Variable rate options consist of a range from 3.27% per year to 6.09% per year for a 5-year term, 4.64% per year to 6.14% per year for a 7-year term, 4.69% per year to 6.19% per year for a 10-year term, 4.94% per year to 6.44% per year for a 15-year term, or 5.19% per year to 6.69% per year for a 20-year term, with no origination fees. APR is subject to increase after consummation. The variable interest rate will change on the first day of every month (“Change Date”) if the Current Index changes. The variable interest rates are based on a Current Index, which is the 1-month London Interbank Offered Rate (LIBOR) (currency in US dollars), as published on The Wall Street Journal’s website. The variable interest rates and Annual Percentage Rate (APR) will increase or decrease when the 1-month LIBOR index changes. The variable interest rates are calculated by adding a margin ranging from 0.98% to 3.80% for the 5-year term loan, 2.35% to 3.85% for the 7-year term loan, 2.40% to 3.90% for the 10-year term loan, 2.65% to 4.15% for the 15-year term loan, and 2.90% to 4.40% for the 20-year term loan, respectively, to the 1-month LIBOR index published on the 25th day of each month immediately preceding each “Change Date,” as defined above, rounded to two decimal places, with no origination fees. If the 25th day of the month is not a business day or is a US federal holiday, the reference date will be the most recent date preceding the 25th day of the month that is a business day. The monthly payment for a sample $10,000 loan at a range of 3.27% per year to 6.09% per year for a 5-year term would be from $180.89 to $193.75. The monthly payment for a sample $10,000 loan at a range of 4.64% per year to 6.14% per year for a 7-year term would be from $139.65 to $146.76. The monthly payment for a sample $10,000 loan at a range of 4.69% per year to 6.19% per year for a 10-year term would be from $104.56 to $111.98. The monthly payment for a sample $10,000 loan at a range of 4.94% per year to 6.44% per year for a 15-year term would be from $78.77 to $86.78. The monthly payment for a sample $10,000 loan at a range of 5.19% per year to 6.69% per year for a 20-year term would be from $67.05 to $75.68.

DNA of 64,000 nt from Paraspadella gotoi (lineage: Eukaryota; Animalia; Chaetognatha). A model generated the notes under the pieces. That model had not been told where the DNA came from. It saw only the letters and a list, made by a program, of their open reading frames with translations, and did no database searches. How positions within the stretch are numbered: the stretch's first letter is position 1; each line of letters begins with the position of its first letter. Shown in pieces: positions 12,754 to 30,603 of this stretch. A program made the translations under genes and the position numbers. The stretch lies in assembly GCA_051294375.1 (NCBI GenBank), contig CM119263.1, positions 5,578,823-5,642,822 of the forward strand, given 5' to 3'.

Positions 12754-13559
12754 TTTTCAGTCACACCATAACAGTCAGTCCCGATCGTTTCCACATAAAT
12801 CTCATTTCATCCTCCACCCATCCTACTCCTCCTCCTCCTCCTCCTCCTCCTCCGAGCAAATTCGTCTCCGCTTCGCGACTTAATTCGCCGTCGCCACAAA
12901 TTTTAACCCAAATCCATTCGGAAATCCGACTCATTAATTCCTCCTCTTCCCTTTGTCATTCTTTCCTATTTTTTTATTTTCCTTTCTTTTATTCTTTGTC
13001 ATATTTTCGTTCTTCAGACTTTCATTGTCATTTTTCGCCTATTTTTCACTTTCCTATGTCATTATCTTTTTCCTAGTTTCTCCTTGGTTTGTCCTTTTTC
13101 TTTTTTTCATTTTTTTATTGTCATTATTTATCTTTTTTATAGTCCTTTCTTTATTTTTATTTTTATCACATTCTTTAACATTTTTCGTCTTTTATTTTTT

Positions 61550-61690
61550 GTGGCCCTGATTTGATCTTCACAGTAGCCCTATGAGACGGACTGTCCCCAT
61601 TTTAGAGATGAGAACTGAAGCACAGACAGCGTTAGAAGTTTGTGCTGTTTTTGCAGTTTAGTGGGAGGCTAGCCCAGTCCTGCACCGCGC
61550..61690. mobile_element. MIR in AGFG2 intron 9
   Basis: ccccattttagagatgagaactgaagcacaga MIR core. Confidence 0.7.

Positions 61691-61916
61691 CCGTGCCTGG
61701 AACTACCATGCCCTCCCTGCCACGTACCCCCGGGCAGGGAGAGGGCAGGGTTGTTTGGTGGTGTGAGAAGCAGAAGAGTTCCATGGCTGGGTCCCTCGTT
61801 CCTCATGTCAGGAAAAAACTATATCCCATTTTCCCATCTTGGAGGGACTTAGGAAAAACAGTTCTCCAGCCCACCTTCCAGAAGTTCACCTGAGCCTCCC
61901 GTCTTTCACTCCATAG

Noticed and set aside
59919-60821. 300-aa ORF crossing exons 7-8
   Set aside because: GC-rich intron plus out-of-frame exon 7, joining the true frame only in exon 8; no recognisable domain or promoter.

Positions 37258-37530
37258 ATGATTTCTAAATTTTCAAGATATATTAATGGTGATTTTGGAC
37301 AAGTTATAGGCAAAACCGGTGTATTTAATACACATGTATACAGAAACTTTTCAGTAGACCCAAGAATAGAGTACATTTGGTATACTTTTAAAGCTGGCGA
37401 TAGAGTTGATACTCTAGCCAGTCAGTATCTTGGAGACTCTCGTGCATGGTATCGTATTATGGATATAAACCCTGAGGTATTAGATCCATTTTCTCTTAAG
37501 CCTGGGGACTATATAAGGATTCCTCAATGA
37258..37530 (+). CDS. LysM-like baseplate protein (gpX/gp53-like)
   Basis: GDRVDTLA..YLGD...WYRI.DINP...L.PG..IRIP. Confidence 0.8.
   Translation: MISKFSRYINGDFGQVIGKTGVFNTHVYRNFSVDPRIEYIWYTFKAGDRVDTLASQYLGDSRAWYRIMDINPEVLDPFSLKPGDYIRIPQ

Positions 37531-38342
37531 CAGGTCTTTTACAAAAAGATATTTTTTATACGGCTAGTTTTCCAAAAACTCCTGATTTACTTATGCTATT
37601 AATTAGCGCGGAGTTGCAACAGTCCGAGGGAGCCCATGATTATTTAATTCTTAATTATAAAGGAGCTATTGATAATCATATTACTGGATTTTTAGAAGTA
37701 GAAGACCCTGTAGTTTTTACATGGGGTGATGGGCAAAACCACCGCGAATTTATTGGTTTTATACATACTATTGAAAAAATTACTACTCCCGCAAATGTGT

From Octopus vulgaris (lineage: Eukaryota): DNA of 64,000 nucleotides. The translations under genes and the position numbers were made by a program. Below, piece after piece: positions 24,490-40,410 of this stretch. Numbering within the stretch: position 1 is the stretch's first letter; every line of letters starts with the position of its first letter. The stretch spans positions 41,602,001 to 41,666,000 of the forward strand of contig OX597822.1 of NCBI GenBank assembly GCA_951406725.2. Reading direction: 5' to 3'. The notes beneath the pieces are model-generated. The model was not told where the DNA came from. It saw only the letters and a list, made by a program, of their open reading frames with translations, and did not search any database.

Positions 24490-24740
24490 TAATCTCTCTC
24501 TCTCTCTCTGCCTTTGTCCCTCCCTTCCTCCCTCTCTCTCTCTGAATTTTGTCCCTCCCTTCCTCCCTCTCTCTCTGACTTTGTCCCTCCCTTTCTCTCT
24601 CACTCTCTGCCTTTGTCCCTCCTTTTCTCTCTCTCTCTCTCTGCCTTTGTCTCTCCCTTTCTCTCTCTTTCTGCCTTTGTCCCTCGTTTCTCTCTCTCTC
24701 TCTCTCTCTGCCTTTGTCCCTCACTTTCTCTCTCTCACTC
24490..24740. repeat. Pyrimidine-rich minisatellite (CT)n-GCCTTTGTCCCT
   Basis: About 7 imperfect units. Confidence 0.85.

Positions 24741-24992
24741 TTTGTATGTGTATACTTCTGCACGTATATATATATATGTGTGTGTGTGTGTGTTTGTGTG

However, if the borrower chooses to make monthly payments automatically by electronic funds transfer (EFT) from a bank account, the variable rate will decrease by 0.25%, and will increase back up to the regular variable interest rate described in the preceding paragraph if the borrower stops making (or we stop accepting) monthly payments automatically by EFT from the designated borrower’s bank account.
3 Important Disclosures for SoFi.
4 Important Disclosures for LendKey.
Refinancing via LendKey.com is only available for applicants with qualified private education loans from an eligible institution. Loans that were used for exam preparation classes, including, but not limited to, loans for LSAT, MCAT, GMAT, and GRE preparation, are not eligible for refinancing with a lender via LendKey.com. If you currently have any of these exam preparation loans, you should not include them in an application to refinance your student loans on this website. Applicants must be either U.S. citizens or Permanent Residents in an eligible state to qualify for a loan. Certain membership requirements (including the opening of a share account and any applicable association fees in connection with membership) may apply in the event that an applicant wishes to accept a loan offer from a credit union lender. Lenders participating on LendKey.com reserve the right to modify or discontinue the products, terms, and benefits offered on this website at any time without notice. LendKey Technologies, Inc. is not affiliated with, nor does it endorse, any educational institution.
5 Important Disclosures for CommonBond.
6 Important Disclosures for Citizens Bank.
Citizens Bank Disclosures
|2.47% – 6.99%3||Undergrad & Graduate|
|2.47% – 6.30%1||Undergrad & Graduate|
|2.51% – 8.09%4||Undergrad & Graduate|
|3.02% – 6.44%2||Undergrad & Graduate|
|2.48% – 6.25%5||Undergrad & Graduate|
|2.79% – 8.39%6||Undergrad & Graduate|